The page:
What child hasn’t felt too small on occasion? Here, Mimi is smaller than everyone in her family (including the dog) as well as everyone in her class.
Mimi’s tale starts as one of woe, a litany of drawbacks to being petite: not being noticed in crowds, not being able to touch the floor while seated on the school bus, not being able to see desserts at the bakery, and so on. But there are two sides to every coin, and Mimi’s friends help her notice the benefits: winning at hide-and-seek, being in the front row for pictures, and treating the bathtub like a swimming pool. At 48 pages, this is a bit longer than is typical for picture books for young children, but there is limited text on each page, and the illustrations with plenty of white space help make the story accessible. Leng’s pen, ink, and watercolor drawings—even the trim size of the whole package—are appropriately small in scale and focus; the pictures are reminiscent of James Stevenson’s art. The satisfying ending shows that it doesn’t make any difference if Mimi is sad or glad about being small: She won’t be the smallest in the family any longer, as a new baby brother has just arrived. Mimi—who wears her brown hair short along with jeans, T-shirt, and a sweatshirt (all too big for her, of course)—and her family present white; her friends and fellow students are diverse.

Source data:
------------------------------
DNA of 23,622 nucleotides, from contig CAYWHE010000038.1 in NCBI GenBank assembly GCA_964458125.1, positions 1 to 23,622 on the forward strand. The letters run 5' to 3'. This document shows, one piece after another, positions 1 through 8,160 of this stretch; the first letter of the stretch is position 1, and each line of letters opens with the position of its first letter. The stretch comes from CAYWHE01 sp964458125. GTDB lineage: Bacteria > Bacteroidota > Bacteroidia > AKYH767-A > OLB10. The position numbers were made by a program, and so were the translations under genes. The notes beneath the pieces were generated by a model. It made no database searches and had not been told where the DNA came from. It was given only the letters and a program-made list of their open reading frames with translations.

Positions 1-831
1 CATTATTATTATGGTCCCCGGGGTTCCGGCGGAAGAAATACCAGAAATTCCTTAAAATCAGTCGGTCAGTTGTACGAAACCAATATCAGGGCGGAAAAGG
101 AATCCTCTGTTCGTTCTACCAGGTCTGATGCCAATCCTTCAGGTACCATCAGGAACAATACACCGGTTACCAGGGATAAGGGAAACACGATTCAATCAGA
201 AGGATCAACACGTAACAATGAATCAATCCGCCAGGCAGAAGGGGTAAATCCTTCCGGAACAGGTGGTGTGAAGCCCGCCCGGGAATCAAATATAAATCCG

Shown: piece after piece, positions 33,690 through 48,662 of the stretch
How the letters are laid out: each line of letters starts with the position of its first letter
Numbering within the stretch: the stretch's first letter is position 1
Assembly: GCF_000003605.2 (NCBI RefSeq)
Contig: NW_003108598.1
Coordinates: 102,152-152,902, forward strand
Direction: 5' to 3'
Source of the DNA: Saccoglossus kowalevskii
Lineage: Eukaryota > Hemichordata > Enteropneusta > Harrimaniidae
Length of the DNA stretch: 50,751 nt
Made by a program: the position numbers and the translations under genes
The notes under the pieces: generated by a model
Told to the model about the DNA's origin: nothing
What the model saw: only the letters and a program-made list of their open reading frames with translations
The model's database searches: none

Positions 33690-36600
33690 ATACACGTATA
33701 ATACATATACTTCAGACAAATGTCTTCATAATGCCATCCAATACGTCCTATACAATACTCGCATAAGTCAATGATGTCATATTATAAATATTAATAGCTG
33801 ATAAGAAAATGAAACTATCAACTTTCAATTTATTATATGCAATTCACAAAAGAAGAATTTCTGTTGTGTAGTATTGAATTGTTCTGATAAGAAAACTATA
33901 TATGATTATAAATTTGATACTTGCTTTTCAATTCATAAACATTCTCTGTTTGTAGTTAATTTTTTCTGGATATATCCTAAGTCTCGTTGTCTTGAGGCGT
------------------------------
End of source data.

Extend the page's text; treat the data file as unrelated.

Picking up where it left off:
A sweet demonstration that a change in perspective can work wonders. (Picture book. 4-7)